By Zach DeMeyer Posted January 24, 2020
Windows® Remote Desktop Protocol (RDP) enables IT organizations to remotely connect to Windows-based servers, desktops, and virtual machines (VMs). Although generally protected by VPN, sometimes an organization may leave their RDP ports exposed to the Wild West of the internet. If not properly secured, the remote Windows host may be susceptible to brute force attacks, exposing these crucial Windows resources to bad actors. That’s why organizations need to safeguard their Windows RDP ports with multi-factor authentication (MFA) to protect against malicious attempts to access the workstation or server.
The Problem of Open RDP Ports
It’s important to start by saying that any organization that willingly chooses to expose RDP ports to the internet is making a serious error with regards to security. But, why is this a problem?
Well, when an RDP port is left open to the internet, anyone can find the open port and attempt to access it, including those with nefarious intent. If such a person manages to gain access, they can lay waste to an organization’s network.
Brute Force Attacks
Bad actors can use bots or other methods to spam a login window with different password combinations in order to bypass authentication. These attacks are known as brute force attacks, as the perpetrators are generally trying to crash through authentication processes using an onslaught of login attempts to deduce the proper access credentials.
In a study of brute force-style attacks, Kaspersky found that passwords can take anywhere from seconds to years to crack. Often, these brute force attacks rely on a collection of widely reused/weak passwords to stuff credentials through an authentication window. With the aid of bots, the time required to brute force through authentication reduces significantly.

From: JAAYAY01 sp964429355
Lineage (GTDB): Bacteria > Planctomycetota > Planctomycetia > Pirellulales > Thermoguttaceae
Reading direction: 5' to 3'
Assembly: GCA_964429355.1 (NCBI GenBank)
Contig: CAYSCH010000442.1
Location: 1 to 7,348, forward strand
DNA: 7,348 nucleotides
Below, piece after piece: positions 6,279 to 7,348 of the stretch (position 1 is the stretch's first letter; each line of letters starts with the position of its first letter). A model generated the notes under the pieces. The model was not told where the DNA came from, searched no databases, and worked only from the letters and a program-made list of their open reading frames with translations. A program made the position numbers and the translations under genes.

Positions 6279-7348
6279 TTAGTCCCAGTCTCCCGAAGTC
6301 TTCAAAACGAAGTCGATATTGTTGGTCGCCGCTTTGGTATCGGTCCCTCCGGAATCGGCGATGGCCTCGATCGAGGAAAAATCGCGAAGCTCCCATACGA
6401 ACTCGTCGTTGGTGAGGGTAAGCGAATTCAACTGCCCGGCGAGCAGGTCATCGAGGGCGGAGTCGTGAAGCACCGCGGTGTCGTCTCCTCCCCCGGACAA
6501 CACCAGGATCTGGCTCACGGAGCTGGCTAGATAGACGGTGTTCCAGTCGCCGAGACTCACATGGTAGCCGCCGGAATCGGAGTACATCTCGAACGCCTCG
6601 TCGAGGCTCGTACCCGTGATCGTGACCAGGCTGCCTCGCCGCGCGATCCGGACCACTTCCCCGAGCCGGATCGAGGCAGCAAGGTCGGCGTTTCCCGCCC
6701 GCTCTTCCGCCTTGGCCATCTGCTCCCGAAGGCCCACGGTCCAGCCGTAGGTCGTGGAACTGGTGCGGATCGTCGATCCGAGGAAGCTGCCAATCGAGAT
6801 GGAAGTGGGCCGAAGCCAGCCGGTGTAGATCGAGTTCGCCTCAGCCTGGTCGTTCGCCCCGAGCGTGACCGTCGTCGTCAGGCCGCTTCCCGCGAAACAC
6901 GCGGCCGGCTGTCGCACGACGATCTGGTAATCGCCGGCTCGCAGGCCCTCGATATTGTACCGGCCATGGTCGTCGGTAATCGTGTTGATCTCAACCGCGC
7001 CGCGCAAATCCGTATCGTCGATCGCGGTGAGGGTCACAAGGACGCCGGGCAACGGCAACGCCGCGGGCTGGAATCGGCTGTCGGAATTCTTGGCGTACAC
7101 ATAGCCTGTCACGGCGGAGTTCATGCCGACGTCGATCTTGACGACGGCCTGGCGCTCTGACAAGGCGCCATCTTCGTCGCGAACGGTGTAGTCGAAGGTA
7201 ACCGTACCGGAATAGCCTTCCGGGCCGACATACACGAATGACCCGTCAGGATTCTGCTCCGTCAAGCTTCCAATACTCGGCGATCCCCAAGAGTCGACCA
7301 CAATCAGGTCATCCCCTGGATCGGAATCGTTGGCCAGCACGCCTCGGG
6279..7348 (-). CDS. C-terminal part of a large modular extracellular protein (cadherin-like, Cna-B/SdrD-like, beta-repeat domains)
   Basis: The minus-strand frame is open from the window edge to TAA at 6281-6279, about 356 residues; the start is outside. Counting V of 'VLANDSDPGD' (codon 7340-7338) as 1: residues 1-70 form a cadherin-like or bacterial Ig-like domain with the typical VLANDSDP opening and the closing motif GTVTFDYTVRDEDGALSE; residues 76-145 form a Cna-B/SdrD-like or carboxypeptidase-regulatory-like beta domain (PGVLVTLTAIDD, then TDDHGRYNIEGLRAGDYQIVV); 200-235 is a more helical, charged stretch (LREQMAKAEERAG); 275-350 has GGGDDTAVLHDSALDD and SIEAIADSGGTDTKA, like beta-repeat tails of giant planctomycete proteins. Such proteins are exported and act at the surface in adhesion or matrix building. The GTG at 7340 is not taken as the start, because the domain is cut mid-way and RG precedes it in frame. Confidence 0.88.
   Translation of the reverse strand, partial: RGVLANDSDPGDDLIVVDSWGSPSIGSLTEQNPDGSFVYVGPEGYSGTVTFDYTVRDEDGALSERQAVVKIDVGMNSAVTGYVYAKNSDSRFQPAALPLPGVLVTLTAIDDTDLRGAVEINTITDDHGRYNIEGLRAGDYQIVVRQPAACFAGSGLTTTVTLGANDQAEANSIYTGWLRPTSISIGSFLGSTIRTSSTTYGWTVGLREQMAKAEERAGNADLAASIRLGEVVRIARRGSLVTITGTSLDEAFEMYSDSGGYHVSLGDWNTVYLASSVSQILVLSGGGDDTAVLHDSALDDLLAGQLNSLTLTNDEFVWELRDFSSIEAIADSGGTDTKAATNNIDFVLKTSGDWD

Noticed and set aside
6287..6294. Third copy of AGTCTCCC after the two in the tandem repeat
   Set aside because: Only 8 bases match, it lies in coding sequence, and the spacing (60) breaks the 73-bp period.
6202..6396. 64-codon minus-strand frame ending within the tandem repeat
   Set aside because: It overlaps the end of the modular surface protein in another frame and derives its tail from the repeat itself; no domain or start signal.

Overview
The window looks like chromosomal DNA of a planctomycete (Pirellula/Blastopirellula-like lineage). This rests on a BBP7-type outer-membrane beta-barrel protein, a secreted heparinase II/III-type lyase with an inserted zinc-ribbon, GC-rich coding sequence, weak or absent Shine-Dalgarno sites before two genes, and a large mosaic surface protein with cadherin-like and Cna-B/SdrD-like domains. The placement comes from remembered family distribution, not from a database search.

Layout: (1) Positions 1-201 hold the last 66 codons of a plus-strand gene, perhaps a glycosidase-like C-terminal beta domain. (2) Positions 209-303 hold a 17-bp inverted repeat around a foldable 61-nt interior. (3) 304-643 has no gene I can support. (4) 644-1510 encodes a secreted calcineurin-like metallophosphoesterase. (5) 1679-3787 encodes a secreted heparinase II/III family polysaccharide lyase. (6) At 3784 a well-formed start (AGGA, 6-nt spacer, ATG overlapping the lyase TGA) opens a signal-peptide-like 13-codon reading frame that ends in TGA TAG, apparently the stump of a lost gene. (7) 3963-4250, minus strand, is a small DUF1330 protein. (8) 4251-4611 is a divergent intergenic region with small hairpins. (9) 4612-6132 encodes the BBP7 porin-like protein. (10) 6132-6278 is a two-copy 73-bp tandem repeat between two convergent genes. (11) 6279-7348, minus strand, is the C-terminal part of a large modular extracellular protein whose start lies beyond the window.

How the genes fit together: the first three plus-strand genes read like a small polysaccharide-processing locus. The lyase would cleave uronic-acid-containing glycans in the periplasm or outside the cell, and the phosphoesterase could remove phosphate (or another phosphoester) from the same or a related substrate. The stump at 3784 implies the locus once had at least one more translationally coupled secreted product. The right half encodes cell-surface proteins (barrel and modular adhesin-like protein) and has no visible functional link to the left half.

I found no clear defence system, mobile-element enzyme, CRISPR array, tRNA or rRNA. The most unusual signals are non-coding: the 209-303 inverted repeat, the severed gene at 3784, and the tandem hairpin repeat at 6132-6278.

Publicly exposed RDP ports are especially vulnerable to brute force attacks, and even more so when a bot is involved. For example:
GoldBrute is a botnet that has been recently uncovered by security analysts. GoldBrute swarms the web, searching for exposed RDP ports. Once found, GoldBrute stuffs credentials into RDP access windows until the correct credentials are used to crack authentication. Then, once inside the VM, Goldbrute seeks out additional hosts and spreads to other IP addresses that may contain public RDP ports, cataloguing successful credential combinations to later resell on the dark web.
Spanish MSP Everis and their client, Cadena SER, were recently hit with ransomware, compromising many of their systems. The source? Although still somewhat unclear, the leading theory points to thousands of exposed RDP instances. It is unsure whether the attacks on these ports can be attributed to brute-force attempts or some other vulnerability like BlueKeep, but the bottom line is that unsecured public RDP ports are a major source of ingress for bad actors.
Clearly, exposing RDP access to the internet is a dangerous security practice. That’s why organizations need to safeguard their Windows RDP ports with MFA.
Multi-factor authentication is the practice of requiring an additional authentication factor beyond credentials to gate access to resources such as systems. Although organizations should always ensure that their users have strong passwords on all accounts, MFA adds an additional layer of protection to cover for weaker credentials or those stolen from other sources.
In a study of basic forms of MFA, the Google Security Blog found that device-based MFA is 100% effective at preventing account takeover by automated bot attacks. Device-based MFA is among the most popular forms of MFA, so for organizations interested in enforcing MFA to guard VMs and other resources, there’s a solution for you.
Enforcing MFA on Windows VMs
Organizations can use a cloud directory service to implement and enforce device-based multi-factor authentication across their Mac®, Linux®, and Windows system fleets, including those that leverage RDP.
With this cloud directory service, or Directory-as-a-Service® (DaaS), IT admins can not only enforce MFA on systems but on VPNs as well, which should be used in addition to system MFA to provide even more protection to RDP ports. Additionally, DaaS enables admins to require password complexity requirement policies, further safeguarding themselves from brute force attacks.